[OUTLOOK]It’s not the same old Assembly

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[OUTLOOK]It’s not the same old Assembly

I am currently on an official visit to China at the invitation of Wu Bangguo, chairman of the Standing Committee of the National People’s Congress. Last Thursday, I had a meeting with President Hu Jintao and discussed Pyeongyang’s nuclear ambitions and the six-nation talks.
Every time I visit China, the country is completely different. I was impressed, and perhaps felt a bit threatened, by the vitality and energy of the ever-changing neighborhood giant.
During the visit, I got an urgent message from Seoul. The National Assembly had rejected President Roh Moo-hyun’s choice of head of the Board of Audit and Inspection. As I was briefed, I grew frustrated. At this deciding moment of national fate, and especially when the government and the people of our neighbor have united to march forward to a grand future, I was deeply disappointed to hear about the divisions of the nation and the ongoing internal feuds.
Personally, I don’t think implementing and responding to the so-called “four-party system” should be so complex. All we need is the president’s open-minded and respectful attitude toward the National Assembly and his willingness to have serious dialogue. There might be matters on which the opinions of the president and the Assembly are so divergent that talks cannot close the gap. But there are not many issues that cannot be solved by talks, and even if dialogue cannot completely eradicate the differences, it would certainly alleviate the tensions.
During Mr. Roh’s days as president-elect, I had explained the relationship between the president and the Assembly to him. After his inauguration, I did not miss an opportunity to reiterate the role of the Assembly. The National Assembly had once found Ko Young-koo, the president’s nominee to head the National Intelligence Service, unfit for the position in hearings.
Mr. Roh ignored the judgment of the Assembly and installed Mr. Ko to lead the spy agency. The Constitution has given the president the power to appoint the chief of the National Intelligence Service, and the National Assembly’s decision had no legally binding force. Nevertheless, Mr. Roh should have sincerely explained to the lawmakers why he stood by his choice and should have asked for understanding before he went ahead to appoint the controversial man whom the lawmakers unanimously found inappropriate.
If Mr. Roh had met with leaders of the Assembly and said he had learned the Assembly’s opinion on Mr. Ko, but he really needed him for the position, the political climate today would have been much different. If only Mr. Roh had asked for the understanding of the Assembly, we could have prevented this hostile situation filled with distrust and confrontation.
Communication with the Assembly is not the last resort when a small ruling party is overwhelmed by a giant opposition party. Dialogue is the foundation of representative democracy. The president needs to run national affairs based on the people’s opinion, and the people’s opinion is represented by the National Assembly. It is only natural that the president consult with the National Assembly on state affairs.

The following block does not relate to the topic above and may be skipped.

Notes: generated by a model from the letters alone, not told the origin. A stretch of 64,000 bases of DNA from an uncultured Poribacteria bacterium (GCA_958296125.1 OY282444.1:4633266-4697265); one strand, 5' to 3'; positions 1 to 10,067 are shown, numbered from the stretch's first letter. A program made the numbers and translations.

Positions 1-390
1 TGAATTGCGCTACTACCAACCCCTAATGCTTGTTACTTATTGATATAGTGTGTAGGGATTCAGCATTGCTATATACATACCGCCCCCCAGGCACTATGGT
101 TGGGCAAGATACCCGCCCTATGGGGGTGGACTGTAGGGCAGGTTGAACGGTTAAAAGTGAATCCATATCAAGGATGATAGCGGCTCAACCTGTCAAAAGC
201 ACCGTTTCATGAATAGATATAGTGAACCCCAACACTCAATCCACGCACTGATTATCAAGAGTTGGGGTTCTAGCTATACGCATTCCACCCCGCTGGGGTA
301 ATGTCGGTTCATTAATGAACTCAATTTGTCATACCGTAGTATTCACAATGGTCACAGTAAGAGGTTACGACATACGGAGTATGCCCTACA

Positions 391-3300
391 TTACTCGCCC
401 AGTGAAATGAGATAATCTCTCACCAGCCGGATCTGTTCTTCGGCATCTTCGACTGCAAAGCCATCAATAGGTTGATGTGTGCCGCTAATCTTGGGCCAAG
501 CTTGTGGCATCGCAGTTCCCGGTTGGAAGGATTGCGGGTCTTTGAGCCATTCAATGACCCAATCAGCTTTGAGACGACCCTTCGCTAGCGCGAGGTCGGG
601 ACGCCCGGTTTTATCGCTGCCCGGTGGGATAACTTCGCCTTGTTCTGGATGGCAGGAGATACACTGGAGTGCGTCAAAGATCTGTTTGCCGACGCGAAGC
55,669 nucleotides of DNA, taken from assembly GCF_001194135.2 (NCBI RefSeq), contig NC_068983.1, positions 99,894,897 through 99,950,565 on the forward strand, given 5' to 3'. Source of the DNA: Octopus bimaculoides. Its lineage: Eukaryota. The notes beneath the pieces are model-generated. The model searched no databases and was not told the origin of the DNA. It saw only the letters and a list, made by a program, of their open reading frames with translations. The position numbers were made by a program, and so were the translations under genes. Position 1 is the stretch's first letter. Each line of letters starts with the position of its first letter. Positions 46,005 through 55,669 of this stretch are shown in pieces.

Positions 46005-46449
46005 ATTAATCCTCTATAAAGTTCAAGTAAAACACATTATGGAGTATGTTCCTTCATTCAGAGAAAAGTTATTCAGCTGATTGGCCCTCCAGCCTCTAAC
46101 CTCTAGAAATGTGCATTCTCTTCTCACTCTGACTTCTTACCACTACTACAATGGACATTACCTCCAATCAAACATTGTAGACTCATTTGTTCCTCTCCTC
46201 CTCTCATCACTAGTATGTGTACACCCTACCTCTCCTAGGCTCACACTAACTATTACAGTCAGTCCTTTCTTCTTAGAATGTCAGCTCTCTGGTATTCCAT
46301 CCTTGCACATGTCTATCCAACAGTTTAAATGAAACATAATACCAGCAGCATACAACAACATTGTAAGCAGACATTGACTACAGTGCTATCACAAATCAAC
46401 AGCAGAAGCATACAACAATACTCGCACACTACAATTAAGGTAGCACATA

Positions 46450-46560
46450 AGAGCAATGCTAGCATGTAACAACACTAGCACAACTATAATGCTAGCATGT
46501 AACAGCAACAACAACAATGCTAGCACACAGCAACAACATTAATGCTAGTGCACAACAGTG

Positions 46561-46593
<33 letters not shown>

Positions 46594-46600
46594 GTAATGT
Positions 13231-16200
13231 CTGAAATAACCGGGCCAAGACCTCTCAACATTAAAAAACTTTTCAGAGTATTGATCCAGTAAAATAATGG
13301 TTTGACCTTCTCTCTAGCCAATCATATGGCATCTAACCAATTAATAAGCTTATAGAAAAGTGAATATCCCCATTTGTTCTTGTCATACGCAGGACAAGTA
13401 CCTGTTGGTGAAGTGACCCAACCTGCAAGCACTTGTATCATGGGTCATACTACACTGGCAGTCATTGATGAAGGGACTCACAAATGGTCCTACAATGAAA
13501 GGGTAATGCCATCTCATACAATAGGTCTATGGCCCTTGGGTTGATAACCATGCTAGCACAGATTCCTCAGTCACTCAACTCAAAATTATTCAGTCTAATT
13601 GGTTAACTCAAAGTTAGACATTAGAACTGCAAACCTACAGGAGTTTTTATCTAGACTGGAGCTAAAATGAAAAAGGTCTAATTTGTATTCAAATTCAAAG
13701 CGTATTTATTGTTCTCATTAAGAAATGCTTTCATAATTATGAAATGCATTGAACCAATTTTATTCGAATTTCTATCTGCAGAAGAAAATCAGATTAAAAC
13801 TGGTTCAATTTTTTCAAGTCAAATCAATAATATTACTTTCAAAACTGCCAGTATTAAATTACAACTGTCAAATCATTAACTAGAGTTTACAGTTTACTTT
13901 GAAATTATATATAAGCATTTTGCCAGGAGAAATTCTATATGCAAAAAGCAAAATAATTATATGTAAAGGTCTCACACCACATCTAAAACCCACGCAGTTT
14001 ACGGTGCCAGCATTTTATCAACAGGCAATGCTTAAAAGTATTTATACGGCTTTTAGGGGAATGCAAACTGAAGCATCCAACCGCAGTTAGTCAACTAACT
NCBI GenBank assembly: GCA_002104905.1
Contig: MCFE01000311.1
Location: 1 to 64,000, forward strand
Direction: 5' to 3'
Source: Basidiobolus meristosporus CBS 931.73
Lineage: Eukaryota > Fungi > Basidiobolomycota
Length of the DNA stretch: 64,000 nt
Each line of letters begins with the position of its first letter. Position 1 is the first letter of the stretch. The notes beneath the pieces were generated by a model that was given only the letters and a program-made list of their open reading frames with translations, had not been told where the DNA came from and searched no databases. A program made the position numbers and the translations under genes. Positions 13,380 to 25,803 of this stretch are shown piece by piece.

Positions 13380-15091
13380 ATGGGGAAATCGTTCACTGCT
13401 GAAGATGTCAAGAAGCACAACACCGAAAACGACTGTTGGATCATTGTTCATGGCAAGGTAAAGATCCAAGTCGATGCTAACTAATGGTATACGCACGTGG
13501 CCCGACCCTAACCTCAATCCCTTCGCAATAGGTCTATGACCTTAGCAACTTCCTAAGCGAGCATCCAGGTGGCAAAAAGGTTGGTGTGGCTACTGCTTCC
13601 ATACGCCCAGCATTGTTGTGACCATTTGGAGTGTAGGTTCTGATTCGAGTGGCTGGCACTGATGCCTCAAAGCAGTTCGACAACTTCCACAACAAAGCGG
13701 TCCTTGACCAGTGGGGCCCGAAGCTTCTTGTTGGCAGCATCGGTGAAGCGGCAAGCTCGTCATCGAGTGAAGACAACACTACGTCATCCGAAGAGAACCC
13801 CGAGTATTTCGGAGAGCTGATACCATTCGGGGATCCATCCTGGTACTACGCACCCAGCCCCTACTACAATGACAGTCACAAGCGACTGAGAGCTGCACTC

How could the chief executive just throw a nominee to the National Assembly, not making efforts to persuade the lawmakers, and then denounce the Assembly for disagreeing with him?
When the National Assembly was considered a handmaid of autocratic administrations, it might have been possible. But the times have changed. The National Assembly is not the same old slave, and the citizens are not the mute subjects who were afraid of authoritarian rule. Only the Blue House seems to behave as if we were still living in the despotic era.
Each American president has spent most of his time and energy persuading the Congress. For every crucial vote, the president would meet with congressional leaders and even make personal phone calls to senators and representatives to persuade them.
The Blue House has said that it would pursue an American-style presidency, but it is doubtful if the Blue House is willing to meet leaders of the Assembly and try to persuade them. I am not sure if the president has provided enough explanation and justification as to why his nominee was the most suitable man to head the Board of Audit and Inspection.
The ruling party needs to look back and see if it has done well in representing the president in the Assembly.
Having the power to sway the decision of the assembly, the majority party needs to practice prudence and patience and have a positive attitude in communicating with the president and the ruling party. When dialogue and negotiation fail, we need to remember that the Assembly is based on the principle of a decision by the majority.
I would like to suggest that Mr. Roh face the entire Assembly, regardless of party affiliation. If he forgets about political interests or intentions and asks for cooperation only with sincere patriotism in mind, the entanglement might be resolved much more easily.
The position of president not only comes with enormous power at his disposal but also with great responsibilities. Only when he fulfills the responsibilities expected of him can Mr. Roh exercise all his authority.
I hope the rejection of the chief auditor will be a chance to rejuvenate the relationship between the Assembly and the Blue House.

* The writer is the speaker of the National Assembly. Translation by the JoongAng Daily staff.

by Park Kwan-yong
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